This article was originally published in the BMJ Opinion on 21st August 2019.
New research shows that any level of movement decreases risk of premature death, so get moving say Ulf Ekelund and Thomas Yates
It is well established that physical activity of a moderate or vigorous intensity (such as brisk walking) is good for your health. More recently, it has also been shown that people in contemporary societies are spending the majority of their day sitting, and that this prolonged sitting is also linked to an increased risk for many chronic diseases and premature death.
Current physical activity recommendations, including those recently updated for the US, suggest that at least 150 minutes per week of moderate intensity physical activity is needed to keep healthy and that prolonged sitting should be avoided. However, how much sitting is too much? This is not specified and is widely debated. In addition, are levels of physical activity below those recommended still beneficial for health and does light intensity physical activity still count? Answering these questions have huge relevance for health promotion.
We performed a study to address these questions. Our results suggest strong associations between total physical activity and the risk of dying. This finding was irrespective of the intensity of activity, meaning that increasing the total daily amount of physical activity through light intensity physical activity or moderate to vigorous physical activity substantially contributed to a lower risk of dying. The observation that light intensity physical activity also provided substantial health benefits is important for public health as this suggests that older people and those who are not able to be physically active at higher intensities will still benefit from just moving around.
While even doing small amounts of physical activity seemed to be associated with a reduced risk of dying prematurely, we also estimated how much time being physically active was associated with a maximally reduced risk. For moderate to vigorous intensity activity about 24 minutes per day (168 minutes per week) was associated with the greatest risk reduction. Doing more than this did not seem to lower the risk further. This is strikingly similar to the lower level of physical activity recommended by the most recent physical activity guidelines from the US.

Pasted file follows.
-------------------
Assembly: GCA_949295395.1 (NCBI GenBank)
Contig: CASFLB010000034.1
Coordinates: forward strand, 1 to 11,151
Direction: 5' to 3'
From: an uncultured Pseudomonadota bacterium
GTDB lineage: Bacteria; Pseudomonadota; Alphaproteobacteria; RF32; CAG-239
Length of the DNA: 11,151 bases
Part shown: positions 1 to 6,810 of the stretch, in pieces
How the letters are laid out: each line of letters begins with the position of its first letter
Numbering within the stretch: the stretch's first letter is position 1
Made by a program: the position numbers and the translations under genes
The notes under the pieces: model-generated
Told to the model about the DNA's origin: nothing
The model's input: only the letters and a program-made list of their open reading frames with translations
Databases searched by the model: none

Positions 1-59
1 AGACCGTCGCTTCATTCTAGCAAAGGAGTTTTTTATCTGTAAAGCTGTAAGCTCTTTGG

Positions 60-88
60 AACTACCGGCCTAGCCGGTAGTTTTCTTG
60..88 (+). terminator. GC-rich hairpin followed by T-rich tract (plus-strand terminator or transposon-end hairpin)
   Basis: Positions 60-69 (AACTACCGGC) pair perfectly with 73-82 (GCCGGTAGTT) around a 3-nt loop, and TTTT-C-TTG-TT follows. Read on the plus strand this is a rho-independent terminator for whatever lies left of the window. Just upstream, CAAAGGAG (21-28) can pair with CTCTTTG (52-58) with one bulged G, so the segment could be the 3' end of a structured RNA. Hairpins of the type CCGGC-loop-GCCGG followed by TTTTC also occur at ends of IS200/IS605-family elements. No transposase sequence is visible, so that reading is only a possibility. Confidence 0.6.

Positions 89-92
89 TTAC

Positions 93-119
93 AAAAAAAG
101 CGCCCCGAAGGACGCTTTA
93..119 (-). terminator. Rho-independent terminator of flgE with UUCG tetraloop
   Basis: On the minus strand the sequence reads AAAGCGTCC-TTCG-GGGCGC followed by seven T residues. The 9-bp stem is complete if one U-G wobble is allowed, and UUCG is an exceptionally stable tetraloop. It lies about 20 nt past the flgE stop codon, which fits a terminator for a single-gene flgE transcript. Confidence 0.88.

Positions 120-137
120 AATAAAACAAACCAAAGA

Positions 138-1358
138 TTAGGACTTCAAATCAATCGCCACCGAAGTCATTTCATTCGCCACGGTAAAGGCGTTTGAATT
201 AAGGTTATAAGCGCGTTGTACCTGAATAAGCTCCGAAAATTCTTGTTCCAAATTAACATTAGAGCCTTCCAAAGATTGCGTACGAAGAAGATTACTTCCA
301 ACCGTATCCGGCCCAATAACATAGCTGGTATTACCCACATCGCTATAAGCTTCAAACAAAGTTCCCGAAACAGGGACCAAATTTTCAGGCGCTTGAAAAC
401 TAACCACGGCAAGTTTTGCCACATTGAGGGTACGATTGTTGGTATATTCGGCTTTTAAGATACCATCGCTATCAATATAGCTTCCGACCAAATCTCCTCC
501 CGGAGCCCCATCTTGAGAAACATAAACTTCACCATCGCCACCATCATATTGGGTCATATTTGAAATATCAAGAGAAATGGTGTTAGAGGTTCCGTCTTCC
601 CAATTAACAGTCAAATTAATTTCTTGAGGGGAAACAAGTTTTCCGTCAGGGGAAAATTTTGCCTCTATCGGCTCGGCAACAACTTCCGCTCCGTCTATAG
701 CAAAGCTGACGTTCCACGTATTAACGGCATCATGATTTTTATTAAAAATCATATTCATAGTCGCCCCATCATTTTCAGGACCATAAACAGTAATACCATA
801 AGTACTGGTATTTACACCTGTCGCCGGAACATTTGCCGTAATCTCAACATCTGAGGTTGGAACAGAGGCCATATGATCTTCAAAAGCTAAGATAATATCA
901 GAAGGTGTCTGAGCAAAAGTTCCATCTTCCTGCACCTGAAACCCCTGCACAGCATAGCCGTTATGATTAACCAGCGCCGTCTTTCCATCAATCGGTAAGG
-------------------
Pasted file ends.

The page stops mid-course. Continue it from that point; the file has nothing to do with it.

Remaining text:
We also found that high amounts of sedentary time (e.g. sitting) above 9.5 hours per day was associated with an increased risk of death, whereas sitting levels below this threshold did not seem to be strongly linked to a difference in risk. Since sedentary behaviours and physical activity seem to be interrelated, a simple public health message would be to “sit less—move more and more often.”
This is the largest study to date examining the associations between device measured physical activity and the risk of death. Additional strengths include the integrated approach we took in harmonising and reanalysing data from eight individual studies, and our estimates of the absolute amount of time in different intensities associated with the greatest benefits from physical activity.
However, as this is an observational study, we cannot infer a causal association between physical activity and the risk of death and our results are only applicable to middle aged and older individuals from high income countries. Future research including younger individuals and those from low and middle income countries are needed to confirm if our findings are generalisable to these populations.
Regardless, on a population level, the risks for an individual increasing or maintaining a physically active lifestyle are small, while the potential health benefits from these modest increases are substantial.
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